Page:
Ryan Isaac:
Yeah. Why did they leave without an appointment? And then that starts to shed light on holes and cracks in the process, procedure, team training leadership, right, which is a whole other … There’s consultants, insanely good consultants making entire professional careers out of just training teams on why people left without an appointment, nothing else.

Curtis Marshall:
With that specific metric. Yeah. That’s a separate point, right? And if you do that now think about this, what’s the first step of the profitability formula? Visits. The first step of the profitability formula is visits. If you start decreasing the amount of patients that leave your office without an appointment, you’re going to automatically have more visits, and you can’t not have more profits if you have more visits in that scenario.

Ryan Isaac:
Yeah. Number one. I love that, man.

Curtis Marshall:
It’s that simple.

Ryan Isaac:
So when someone works with Dental Intel is that like software gets plugged in, data’s collected, is that the first place you guys begin? Office comes to you from scratch. They’re like, “There’s holes.” I don’t even know where they’re at, I don’t even know what questions to ask. Where do we begin? What’s the process like? Where do you guys start?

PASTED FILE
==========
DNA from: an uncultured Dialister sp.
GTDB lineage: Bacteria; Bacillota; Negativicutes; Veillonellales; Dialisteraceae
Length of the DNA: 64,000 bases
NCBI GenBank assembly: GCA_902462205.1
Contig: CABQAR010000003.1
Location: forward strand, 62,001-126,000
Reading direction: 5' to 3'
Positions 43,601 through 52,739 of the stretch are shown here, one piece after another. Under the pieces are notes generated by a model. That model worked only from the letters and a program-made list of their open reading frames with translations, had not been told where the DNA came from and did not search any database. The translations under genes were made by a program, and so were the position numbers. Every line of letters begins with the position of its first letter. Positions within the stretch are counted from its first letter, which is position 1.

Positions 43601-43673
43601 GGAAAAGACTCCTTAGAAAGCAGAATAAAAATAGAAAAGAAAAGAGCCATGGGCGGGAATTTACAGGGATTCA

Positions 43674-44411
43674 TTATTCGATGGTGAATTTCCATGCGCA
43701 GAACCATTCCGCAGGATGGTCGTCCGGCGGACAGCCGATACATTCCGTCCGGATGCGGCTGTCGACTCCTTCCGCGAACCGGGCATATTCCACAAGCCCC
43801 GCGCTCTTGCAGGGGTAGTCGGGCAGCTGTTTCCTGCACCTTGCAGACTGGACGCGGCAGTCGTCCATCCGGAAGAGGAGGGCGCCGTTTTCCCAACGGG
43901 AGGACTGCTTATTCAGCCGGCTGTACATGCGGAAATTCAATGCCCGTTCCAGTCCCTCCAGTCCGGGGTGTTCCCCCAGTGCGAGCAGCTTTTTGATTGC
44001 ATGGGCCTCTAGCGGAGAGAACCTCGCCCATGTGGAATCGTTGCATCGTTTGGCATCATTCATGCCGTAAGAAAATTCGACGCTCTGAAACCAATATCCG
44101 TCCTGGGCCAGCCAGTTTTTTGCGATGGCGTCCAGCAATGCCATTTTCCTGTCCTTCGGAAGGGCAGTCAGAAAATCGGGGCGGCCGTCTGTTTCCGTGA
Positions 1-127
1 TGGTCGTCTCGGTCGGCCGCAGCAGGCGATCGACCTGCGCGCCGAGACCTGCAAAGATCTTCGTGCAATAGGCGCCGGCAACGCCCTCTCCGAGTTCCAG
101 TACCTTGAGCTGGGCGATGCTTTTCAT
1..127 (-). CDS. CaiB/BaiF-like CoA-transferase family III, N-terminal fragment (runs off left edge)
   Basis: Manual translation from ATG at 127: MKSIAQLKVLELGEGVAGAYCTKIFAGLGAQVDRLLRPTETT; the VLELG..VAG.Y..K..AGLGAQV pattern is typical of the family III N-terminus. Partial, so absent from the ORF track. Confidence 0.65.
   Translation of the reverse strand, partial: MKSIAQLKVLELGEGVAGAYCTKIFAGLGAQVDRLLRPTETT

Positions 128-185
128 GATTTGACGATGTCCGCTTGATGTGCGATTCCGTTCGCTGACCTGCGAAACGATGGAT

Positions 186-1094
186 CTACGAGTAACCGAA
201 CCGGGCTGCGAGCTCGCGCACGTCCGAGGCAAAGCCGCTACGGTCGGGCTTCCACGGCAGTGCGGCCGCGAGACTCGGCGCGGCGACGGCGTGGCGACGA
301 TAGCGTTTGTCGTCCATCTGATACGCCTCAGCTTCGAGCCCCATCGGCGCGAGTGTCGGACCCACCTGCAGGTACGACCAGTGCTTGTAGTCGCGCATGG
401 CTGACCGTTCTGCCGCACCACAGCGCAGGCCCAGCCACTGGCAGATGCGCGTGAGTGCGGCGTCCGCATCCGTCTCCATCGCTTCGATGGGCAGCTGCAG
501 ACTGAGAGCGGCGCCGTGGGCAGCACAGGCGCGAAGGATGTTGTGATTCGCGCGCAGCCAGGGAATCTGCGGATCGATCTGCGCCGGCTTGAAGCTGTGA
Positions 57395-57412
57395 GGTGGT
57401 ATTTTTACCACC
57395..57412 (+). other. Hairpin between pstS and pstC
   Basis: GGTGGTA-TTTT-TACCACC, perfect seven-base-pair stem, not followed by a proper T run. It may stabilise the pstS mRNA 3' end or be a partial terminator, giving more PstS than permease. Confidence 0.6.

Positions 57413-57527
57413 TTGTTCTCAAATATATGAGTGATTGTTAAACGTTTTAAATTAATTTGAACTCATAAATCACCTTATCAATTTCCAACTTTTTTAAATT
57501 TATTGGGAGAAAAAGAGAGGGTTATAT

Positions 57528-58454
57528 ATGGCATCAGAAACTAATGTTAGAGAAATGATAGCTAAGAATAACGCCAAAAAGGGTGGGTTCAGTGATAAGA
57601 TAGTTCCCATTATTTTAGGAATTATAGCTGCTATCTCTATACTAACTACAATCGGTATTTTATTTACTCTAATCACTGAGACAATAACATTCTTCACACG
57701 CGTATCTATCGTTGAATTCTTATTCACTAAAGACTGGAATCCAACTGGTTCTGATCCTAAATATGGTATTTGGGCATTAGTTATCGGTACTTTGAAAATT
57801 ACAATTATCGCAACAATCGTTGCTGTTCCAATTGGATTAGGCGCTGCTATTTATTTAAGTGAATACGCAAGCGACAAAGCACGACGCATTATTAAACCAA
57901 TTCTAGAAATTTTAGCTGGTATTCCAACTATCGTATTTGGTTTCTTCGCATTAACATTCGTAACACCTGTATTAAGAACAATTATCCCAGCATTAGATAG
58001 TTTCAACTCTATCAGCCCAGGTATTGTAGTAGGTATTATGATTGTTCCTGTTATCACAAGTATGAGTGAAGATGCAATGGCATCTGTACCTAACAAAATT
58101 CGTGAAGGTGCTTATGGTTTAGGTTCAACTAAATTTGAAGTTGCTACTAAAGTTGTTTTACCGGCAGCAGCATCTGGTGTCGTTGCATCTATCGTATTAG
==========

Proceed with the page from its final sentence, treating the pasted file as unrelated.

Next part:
Curtis Marshall:
So there’s a lot of different areas that you could start, right?

Ryan Isaac:
You guys probably diagnose and see where to begin, right?

Curtis Marshall:
First question is pretty simple. What do you want to get out of this data? Do you want to produce more? Do you want to collect? What’s your goal, right? And whatever their goal is. But typically where somebody would go first when they first get the data is they don’t have to look at the dashboards. You don’t need to look at yesterday I produced $10,000. Whoop-de-doo. What can I do today to increase what I produced yesterday?